RIGHT WORSHIPFUL BROTHER : As the duties of III  I' your office and the qualifications for it are almost identical with those of the Senior Grand Warden, except as it respects the introduction of visitors, I will only add to the Charge given to that officer, that diligently preserving the ancient landmarks through‑out the jurisdiction, it then becomes a trust of deep ];    moment to the welfare of the Craft. Your fitness for the discharge of such a trust undoubtedly led to your selection for the office by your Brethren, and it will be your duty and pleasure so to act as to justify their




you be equally vigilant and circumspect, not only at your station in the Grand Lodge, but in the broader field of action without, dividing with him his labors, and taking due care that the great object of your united solicitude shall remain inviolate.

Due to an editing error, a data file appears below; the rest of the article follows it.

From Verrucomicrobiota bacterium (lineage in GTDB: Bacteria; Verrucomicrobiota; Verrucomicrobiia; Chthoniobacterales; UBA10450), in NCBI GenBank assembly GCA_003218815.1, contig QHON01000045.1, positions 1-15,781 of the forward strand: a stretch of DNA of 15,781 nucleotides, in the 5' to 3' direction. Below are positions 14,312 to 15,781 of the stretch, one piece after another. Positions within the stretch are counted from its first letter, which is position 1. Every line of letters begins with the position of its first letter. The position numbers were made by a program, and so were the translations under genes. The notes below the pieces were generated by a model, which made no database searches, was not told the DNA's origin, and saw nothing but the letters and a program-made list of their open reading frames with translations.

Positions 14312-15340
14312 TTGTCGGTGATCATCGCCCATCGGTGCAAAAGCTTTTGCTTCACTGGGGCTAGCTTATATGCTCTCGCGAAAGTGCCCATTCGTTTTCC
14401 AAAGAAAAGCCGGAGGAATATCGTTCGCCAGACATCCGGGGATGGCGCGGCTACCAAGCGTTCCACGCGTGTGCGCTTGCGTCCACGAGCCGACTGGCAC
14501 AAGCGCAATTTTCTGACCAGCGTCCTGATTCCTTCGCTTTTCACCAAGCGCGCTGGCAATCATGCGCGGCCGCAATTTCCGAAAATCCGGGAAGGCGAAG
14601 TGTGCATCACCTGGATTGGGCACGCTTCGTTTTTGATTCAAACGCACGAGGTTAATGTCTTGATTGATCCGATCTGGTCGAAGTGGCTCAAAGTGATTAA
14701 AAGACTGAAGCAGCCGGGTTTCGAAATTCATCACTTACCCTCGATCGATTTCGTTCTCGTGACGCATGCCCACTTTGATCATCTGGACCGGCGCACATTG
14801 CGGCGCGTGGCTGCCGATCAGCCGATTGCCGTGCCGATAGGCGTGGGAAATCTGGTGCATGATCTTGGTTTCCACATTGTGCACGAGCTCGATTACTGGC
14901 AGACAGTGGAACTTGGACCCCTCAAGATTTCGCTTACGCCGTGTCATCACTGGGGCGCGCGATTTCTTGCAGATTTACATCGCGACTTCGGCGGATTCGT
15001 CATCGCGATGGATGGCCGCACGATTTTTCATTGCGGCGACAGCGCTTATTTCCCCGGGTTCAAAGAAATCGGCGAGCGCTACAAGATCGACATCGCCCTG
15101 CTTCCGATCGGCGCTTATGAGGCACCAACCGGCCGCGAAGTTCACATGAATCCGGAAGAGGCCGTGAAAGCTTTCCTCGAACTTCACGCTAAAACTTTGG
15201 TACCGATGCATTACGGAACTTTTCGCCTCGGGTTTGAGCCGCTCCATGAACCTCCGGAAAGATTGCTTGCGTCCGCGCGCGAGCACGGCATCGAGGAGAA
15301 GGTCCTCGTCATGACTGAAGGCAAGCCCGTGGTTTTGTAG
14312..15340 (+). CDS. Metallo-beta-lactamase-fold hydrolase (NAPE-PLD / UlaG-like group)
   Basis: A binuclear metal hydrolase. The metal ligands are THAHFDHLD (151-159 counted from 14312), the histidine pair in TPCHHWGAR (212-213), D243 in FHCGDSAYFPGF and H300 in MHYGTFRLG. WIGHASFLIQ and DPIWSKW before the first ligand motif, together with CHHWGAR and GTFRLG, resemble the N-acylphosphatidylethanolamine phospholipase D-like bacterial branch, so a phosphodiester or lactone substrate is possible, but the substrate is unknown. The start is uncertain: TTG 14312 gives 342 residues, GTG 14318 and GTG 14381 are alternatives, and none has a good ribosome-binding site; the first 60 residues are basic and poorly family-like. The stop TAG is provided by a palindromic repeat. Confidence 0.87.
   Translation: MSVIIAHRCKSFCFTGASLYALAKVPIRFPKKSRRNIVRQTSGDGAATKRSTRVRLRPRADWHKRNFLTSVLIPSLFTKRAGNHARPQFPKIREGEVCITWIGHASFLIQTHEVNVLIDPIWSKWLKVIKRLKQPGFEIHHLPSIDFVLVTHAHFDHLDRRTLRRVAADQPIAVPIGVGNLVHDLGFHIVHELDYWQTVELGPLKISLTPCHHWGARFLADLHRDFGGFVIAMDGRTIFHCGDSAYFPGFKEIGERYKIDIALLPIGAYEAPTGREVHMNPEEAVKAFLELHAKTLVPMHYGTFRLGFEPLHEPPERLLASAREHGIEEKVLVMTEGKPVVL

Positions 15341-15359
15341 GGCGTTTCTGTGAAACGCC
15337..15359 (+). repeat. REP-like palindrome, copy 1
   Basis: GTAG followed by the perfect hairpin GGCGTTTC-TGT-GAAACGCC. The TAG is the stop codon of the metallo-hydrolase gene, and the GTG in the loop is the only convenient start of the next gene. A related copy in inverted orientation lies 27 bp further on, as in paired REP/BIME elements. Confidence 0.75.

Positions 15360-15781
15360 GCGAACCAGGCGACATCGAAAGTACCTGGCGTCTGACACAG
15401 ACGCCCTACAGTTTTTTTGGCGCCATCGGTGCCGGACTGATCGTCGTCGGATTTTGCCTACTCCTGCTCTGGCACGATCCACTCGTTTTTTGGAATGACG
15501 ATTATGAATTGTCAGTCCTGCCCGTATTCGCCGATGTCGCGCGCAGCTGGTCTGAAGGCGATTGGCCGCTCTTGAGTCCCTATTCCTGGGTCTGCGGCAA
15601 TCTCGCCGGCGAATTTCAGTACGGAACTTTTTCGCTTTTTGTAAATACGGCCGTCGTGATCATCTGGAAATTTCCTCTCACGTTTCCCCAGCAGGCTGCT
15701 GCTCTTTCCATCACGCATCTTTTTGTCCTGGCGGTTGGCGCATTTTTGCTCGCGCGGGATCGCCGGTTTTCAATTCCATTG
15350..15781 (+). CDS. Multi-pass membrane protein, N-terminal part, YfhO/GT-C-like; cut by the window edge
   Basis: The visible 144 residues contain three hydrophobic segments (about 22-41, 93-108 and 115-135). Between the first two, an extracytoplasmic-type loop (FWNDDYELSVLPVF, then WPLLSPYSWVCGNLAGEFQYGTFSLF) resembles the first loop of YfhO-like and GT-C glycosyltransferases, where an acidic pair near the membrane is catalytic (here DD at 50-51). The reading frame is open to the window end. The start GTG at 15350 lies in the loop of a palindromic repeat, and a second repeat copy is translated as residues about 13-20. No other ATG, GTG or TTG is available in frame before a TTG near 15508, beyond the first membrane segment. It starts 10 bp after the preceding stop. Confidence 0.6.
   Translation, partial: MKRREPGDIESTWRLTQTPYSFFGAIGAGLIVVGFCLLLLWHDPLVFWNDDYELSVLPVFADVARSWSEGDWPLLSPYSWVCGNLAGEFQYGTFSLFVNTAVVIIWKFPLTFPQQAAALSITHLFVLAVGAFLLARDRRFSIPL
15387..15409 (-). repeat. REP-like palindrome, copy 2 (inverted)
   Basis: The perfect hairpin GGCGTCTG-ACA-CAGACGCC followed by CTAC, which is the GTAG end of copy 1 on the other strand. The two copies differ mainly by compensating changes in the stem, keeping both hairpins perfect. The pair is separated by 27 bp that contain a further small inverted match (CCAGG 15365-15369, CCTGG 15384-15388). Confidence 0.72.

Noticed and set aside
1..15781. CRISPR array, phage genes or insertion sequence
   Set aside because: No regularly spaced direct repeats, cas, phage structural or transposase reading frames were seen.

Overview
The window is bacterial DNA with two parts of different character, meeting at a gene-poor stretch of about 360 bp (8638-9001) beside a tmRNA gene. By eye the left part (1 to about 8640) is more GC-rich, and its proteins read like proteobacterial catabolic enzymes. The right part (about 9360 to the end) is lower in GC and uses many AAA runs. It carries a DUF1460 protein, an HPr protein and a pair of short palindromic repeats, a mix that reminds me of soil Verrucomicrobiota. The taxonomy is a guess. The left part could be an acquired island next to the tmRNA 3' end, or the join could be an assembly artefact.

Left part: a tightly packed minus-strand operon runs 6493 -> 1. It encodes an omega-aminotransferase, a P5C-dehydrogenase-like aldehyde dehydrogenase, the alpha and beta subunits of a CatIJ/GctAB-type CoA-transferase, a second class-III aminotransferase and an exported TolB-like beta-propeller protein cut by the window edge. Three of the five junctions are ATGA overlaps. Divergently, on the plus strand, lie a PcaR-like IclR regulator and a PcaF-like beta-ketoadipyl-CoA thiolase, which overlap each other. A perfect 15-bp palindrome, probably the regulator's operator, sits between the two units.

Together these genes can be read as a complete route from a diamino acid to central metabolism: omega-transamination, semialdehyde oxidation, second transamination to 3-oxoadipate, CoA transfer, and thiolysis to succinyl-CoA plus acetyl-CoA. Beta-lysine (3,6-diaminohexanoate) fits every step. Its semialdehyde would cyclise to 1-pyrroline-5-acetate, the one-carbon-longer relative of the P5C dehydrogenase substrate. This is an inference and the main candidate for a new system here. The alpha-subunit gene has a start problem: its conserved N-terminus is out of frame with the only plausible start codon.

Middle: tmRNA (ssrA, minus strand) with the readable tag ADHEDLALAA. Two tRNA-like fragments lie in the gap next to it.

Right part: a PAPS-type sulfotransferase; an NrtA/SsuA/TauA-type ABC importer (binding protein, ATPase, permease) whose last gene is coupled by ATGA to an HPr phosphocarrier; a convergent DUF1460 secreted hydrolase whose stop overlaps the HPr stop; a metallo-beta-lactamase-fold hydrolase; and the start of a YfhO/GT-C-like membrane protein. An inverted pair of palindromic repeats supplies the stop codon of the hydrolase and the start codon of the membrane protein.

Accept the jewel of your office, and repair to the South, being ever watchful, whether in labor or at refreshment, that the high twelve of observation do not find you with your work, and that of the Craft you superintend, unperformed.




RIGHT WORSHIPFUL BROTHER : In intrusting you with the books and funds of the Grand Lodge, as appertaining to your office, I am but their organ in placing them in your possession, as one well qualified to keep and manage them, as your past integrity, accuracy, and prompt business habits testify, an appreciation of which has been evinced by their choice of you as Grand Treasurer.